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Re: [GKD-DOTCOM] What's on the Horizon?

2003-11-19 Thread Peter Burgess
Dear Colleagues,

I am not sure that what I have to say can be described as valuable
input and insights!, but here goes anyway!

 1. What new high impact technologies are on the 3-year horizon? Who
 (exactly) needs to do what (concretely) to make those technologies
 widely available?

Affordable cost. What this means is that in order to have an impact in
developing situations the technology has to get mass produced and be
consumer costed. Items need to be available for $10, not $1,000 or 
even $100.

There has been a lot of talk over the past 25 years about appropriate
technology and this was often interperted to be old technology. With
ICT the most appropriate is more and more the most modern. Wireless
 minimum power using devices ... reliable .

 2. What's the most valuable area for technology development? Voice
 recognition? Cheap broadband delivery? Cheap hand-helds (under $50)?

Reliability / Affordability / better ways to get from electronic to
traditional (reduced cost ink! and paper).

 3. Where should we focus our efforts during the coming 3 years? On ICT
 policy? Creating ICT projects with revenue-generation models that are
 quickly self-supporting? Demonstrating the value of ICT to developing
 country communities?

Innovators need to be able to implement best technology for development
without running afoul of law and regulation that constrains best ICT
practice in the interest of one particular group of stakeholders. We (in
the NORTH) need to be more willing to see and listen and understand the
needs of people who might be able to benefit from ICT's use 
parents, children, educators, students, medical service personnel,
farmers, market folk .. people can use I and people can use C .
maybe we should just help to see that there is access to T, and access
to resources to implement T. We need to remember that the technology
needs to help not only those with academic training and education, but
also those who have had no formal education, but can still benefit from
more knowledge, especially practical relevant local knowledge.

 4. What levels of access should we be able to achieve by 2007 in each of
 the major under-served regions? Who (exactly) must do what (concretely)
 to attain them?

Find successful and sustainable activities. Replicate. Get constraints
out of the way. Get funding on the right basis. Let the demand pull what
is wanted.

 5. What funding models should we develop over the next 3 years? Projects
 with business plans that provide self-sustainability? Support from
 multilateral corporations? Venture capital funds for ICT and
 development?

The funding model that is needed is one that allows the SOUTH to do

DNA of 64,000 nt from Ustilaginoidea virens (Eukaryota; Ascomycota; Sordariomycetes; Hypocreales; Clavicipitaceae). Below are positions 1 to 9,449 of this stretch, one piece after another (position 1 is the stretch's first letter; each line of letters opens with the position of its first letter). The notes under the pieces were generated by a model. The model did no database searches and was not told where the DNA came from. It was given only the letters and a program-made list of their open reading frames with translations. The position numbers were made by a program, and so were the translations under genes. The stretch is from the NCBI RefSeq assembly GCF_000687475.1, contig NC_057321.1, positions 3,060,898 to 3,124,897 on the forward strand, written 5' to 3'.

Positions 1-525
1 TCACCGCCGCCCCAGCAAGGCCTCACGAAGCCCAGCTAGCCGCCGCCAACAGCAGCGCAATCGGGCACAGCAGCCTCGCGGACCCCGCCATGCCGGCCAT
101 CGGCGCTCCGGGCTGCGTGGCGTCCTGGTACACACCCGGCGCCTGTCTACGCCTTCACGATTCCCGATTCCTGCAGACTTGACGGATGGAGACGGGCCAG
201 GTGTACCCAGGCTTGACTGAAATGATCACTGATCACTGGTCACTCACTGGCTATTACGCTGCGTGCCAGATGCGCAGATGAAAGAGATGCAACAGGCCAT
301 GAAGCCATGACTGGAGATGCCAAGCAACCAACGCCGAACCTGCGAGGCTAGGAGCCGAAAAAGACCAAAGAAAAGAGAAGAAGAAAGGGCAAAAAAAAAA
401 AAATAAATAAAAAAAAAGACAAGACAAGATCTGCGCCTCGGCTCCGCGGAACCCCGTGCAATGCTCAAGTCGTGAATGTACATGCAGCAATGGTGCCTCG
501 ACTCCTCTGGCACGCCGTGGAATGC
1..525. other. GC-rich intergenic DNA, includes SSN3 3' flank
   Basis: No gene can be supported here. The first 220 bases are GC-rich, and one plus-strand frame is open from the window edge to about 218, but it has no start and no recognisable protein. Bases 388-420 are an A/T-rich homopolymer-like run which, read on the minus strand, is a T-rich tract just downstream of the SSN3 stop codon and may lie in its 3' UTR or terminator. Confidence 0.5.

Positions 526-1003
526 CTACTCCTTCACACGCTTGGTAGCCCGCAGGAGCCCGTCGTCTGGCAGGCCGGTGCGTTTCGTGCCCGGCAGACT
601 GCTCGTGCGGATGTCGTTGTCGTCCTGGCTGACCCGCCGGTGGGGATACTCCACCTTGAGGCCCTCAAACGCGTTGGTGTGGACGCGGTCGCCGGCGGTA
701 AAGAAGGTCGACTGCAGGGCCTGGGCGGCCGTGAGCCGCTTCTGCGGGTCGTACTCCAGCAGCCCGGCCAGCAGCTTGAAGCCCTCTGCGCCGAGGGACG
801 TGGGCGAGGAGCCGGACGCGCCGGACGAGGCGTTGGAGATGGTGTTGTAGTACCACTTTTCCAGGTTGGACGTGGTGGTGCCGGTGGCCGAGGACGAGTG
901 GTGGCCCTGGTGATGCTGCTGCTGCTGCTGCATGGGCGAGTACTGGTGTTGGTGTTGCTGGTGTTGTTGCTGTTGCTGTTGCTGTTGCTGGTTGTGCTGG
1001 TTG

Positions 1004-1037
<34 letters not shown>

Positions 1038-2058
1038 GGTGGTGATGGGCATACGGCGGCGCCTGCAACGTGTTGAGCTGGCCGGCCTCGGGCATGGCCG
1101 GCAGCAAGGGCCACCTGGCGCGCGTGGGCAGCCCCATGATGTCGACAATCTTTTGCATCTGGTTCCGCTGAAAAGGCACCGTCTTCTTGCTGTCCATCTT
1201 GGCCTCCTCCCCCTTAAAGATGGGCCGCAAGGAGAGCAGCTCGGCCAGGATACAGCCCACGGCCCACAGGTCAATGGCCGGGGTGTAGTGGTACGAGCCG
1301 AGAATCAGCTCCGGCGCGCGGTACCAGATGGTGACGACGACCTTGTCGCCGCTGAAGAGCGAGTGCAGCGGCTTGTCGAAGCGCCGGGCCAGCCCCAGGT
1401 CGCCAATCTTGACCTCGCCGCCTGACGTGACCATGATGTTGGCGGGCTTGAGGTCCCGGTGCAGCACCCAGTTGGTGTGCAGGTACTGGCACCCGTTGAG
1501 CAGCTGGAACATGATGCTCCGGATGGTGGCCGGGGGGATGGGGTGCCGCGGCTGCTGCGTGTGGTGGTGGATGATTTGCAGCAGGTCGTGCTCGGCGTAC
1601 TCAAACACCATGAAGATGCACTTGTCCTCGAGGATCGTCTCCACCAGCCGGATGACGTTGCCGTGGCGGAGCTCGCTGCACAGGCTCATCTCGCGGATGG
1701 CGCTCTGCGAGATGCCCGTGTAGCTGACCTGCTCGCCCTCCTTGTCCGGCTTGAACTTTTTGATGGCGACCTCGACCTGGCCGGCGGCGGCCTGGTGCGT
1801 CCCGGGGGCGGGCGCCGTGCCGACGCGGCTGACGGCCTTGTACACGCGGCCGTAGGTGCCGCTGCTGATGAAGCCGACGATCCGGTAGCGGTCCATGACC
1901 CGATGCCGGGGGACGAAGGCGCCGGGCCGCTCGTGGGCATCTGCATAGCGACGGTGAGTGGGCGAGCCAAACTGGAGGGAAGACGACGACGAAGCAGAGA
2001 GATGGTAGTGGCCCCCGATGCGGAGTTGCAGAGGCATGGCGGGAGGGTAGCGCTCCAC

value adding within its own economy. Most foreign direct investment
pulls a lot more value out of the SOUTH than it generates. So something
different is needed. From a financial planning perspective the policy
direction should be to have private local equity supported by external
loan funding. The external loan funding should be rewarded for both use
of money and the risk being taken. This is the AfriFund model that has
been described elsewhere from time to time. This is for profit, but it
is not for profit at any cost and not all the profit for the financial
stakeholder at the expense of everyone else.

Grant funding has been dangerous and has contributed to value
destruction. Grant funding pulls local resources into areas of activity
that do not have any inherent sustainability beyond the grant subsidy.
Among other things, grant work gets good local people working where they
essentially do little of real practical value, rather than having these
people serve the local interest in struggling but essentially
sustainable and priority local business (or service). This is the same
sort of damage that the project form of organization has been doing
for years, pulling good people into projects rather than having good
people working inside the mainstream local (and underfunded)
institutions.

Planning should get less funding and pilot implementation should get
more funding and replication of success should get most funding. A key
step in this is to get information about success so success can be
replicated. This is accounting and related output analysis, not the more
common monitoring and evaluation exercise that serves to satisfy
donors and grant givers, but so often does little to set the stage for
replication . the reason being usually that the project has really
failed (again) and replication is not economically worth doing.

Going forward is going to be exciting. But the policy framework and the
organizational design needs to be as modern and functional as the
technology that has emerged over the last few years.

Sincerely

Peter Burgess

Peter Burgess
ATCnet in New York
Tel: 212 772 6918 Fax: 707 371 7805
[EMAIL PROTECTED] for secure messages




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Re: [GKD-DOTCOM] Misunderstanding Broadband

2003-11-11 Thread Peter Burgess
Dear Colleagues,

Thank you, Allen Hammond, for your clarifying message. The difference
between ICT, the tool and the information that gets communicated using
the tool is, of course, fundamental.

When I used the phrase narrowband everywhere, I was not intending this
to be construed in a very narrow literal way, and refer just to, say,
the use of outmoded technology. Far from it. What I intended to have
understood is the idea that the very best of technology should be used
to get the lowest cost of communication, AND the information going over
the infrastructure is simply what is most valuable and at the same time